Variant: Top 100 Games – 30 Through 21 | Giant Fire Breathing Robot

Variant: Top 100 Games – 30 Through 21

Image via parentstv.org

Image via parentstv.org

We are inching ever closer to the final toppest of the top. The thirties represent not only some of my favorites, but also games that are objectively awesome. Sure, they might not be some peoples’ cup of tea, but if you look at the mechanisms involved and the thematic ties, there is no doubting that they are well crafted and solid titles.

30. Eldritch Horror

For me, this completely replaced Arkham Horror. It’s not just because it is more streamlined, though it is. And not because it feels grander in scope, though it does. Instead, it’s that every Old One has its own deck of clue cards. So each time you unravel a mystery, it feels solidly tied to the particular entity at issue. Such a great thematic boost that I can never go back.

29. Dead of Winter

And, speaking of replacement games, this one completely replaced Battlestar Galactica. Even though BSG still has some elements that I really like (such as the ability to switch teams at the halfway point), it had some clunky rules and was definitely long. Dead of Winter provides a remarkably similar paranoia in a simpler ruleset. Plus, I love that there may not be a betrayer at all – which really complicates things since you don’t know whether you have a true co-op on your hands or not.

28. Yunnan

The game of hard-boiled tea traders. At least it says so on the box. Yunnan is absolutely fantastic. It scales well from three to five, though it provides a slightly different experience at each player count. But the best thing is that it provides a rich experience, filled with direct and indirect player interaction. You have to consider your opponents’ moves and motivations at all times. And, because it is a race to 80 points, this deep and rewarding title also plays very quickly.

27. Chicago Express

I am not usually a fan of train games. Too mathy for my tastes. Which is a shame because what makes them great are the stocks. The stocks create emergent alliances where players might have overlapping interests organically, rather than through some kind of game rule. But, unlike other train games, Chicago Express is fantastic. It has great stock implementation, isn’t overly mathy, and has a more straightforward method of gaining and spending money. Plus, unlike some of the longer titles in the 18XX series, this game is probably 90 minutes tops. Just be sure to limit the player count to 3 or 4.

26. Android: Netrunner

This would actually be higher on the list if any of my gaming group still played. But it’s still a remarkable game, and one I adore. I’m a big fan of asymmetric games, and Netrunner does a stellar job. The Corp and the Runner have opposing goals and play completely differently. Nevertheless, the two halves compliment each other and always create an exciting experience. Plus, the deck construction allows you to constantly fine-tune your strategy and try new tactics.

25. Chaos in the Old World

I created the top 100 before I played Blood Rage. I’m not ready to say that Blood Rage is a replacement game, but it definitely draws from some of the same mechanical inspiration and, were I to make the list again today, Chaos may not be as high up as this. Nevertheless, Chaos is a fantastic experience. I love that each of the four Ruinous Powers has a completely different feel. And each has tactics effective against the others. It’s a marvel of asymmetric play.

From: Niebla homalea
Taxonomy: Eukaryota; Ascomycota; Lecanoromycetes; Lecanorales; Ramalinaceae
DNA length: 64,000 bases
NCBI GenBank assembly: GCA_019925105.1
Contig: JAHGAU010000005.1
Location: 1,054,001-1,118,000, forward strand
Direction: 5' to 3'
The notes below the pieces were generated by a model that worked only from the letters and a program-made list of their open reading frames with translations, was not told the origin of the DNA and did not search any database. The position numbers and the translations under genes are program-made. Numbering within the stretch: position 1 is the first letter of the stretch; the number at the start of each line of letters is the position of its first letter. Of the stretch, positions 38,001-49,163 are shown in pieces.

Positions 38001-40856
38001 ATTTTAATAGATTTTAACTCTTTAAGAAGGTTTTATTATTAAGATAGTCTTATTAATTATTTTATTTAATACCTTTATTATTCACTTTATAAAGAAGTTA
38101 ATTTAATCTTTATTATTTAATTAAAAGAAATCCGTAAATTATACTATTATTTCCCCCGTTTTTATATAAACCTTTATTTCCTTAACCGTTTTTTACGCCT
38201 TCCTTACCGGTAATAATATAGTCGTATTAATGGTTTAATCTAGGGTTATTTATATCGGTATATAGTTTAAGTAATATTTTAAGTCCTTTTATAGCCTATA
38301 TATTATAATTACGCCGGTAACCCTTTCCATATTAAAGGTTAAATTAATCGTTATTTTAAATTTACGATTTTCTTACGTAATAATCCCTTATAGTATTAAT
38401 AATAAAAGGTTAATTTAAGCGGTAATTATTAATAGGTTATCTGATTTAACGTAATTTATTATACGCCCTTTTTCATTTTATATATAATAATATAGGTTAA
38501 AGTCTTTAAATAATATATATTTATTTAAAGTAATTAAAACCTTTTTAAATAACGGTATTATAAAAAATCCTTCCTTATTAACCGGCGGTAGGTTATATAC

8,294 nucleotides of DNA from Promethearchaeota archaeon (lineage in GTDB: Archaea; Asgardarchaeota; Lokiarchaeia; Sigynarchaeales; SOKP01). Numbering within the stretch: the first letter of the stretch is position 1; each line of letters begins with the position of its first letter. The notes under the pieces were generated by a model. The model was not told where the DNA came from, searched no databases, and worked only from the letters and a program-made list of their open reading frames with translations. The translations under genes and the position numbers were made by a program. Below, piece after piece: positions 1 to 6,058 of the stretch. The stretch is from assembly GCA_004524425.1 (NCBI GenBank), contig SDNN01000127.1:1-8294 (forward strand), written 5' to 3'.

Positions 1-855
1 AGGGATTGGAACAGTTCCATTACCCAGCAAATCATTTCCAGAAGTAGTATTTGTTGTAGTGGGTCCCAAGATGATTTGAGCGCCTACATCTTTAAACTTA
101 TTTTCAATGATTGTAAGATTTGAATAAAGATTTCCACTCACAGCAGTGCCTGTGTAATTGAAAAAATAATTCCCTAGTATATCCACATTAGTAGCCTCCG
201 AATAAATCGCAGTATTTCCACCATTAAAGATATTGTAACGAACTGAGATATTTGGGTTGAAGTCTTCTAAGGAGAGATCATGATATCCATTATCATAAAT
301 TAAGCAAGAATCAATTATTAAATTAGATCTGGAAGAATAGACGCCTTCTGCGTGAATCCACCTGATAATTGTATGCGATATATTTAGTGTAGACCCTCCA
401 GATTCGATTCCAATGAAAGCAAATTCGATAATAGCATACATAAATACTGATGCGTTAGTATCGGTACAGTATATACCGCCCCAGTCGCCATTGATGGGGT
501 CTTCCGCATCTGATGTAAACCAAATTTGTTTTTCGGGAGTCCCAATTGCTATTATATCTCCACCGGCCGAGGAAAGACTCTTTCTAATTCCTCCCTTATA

24. Prodigals Club

Unlike some of the other titles on this list, Prodigals Club did not act as a replacement. I enjoy both it and Last Will. I love the way this title pulls you in different directions. There are three simultaneous competitions going on and you want to succeed (or, thematically, fail) in all three. It uses the Tigris & Euphrates scoring method where your worst score becomes your final score and whoever has the best worst score wins. It’s crazy fun to see how everything interacts and to try to get multiple engines moving simultaneously. Just be sure to always play with all three boards.

23. Core Worlds

Hands down my favorite deck builder. I enjoy it not for the deck building, so much, but because it is a solid game that happens to also use deck building as a major element. One of the great things the game provides is the feeling of progress. At the beginning, you have very basic units, but can soon capture better cards. It’s a satisfying challenge to grab those first few planets. But then the next deck comes out and you get another challenge. And then another. By the end of the game, you have amassed an empire and are conquering the core worlds of the galaxy. It’s a fun experience.

22. Last Will

See, Prodigals Club didn’t replace it. Last Will is greatly aided by the inclusion of its expansion, Getting Sacked. The expansion adds a randomized action board so that you are faced with new choices each time. And it also provides the additional challenge of income. But, best of all, getting fired requires taking specific actions which might be outside of your particular engine. This encourages players to spread out a bit, at least initially, and leads to more well-rounded and enjoyable games.

21. Codenames

I almost always dislike word games. But I’m in love with this one. It’s such a clever experience and I often describe it as the “thinking man’s party game.” It’s a party game mostly because it can accommodate any number of players on a team. But beyond that, for the clue giver it’s really about clever word choice and taking calculated risks. And for the clue guessers, it’s also about interpreting those word choices and taking calculated risks.

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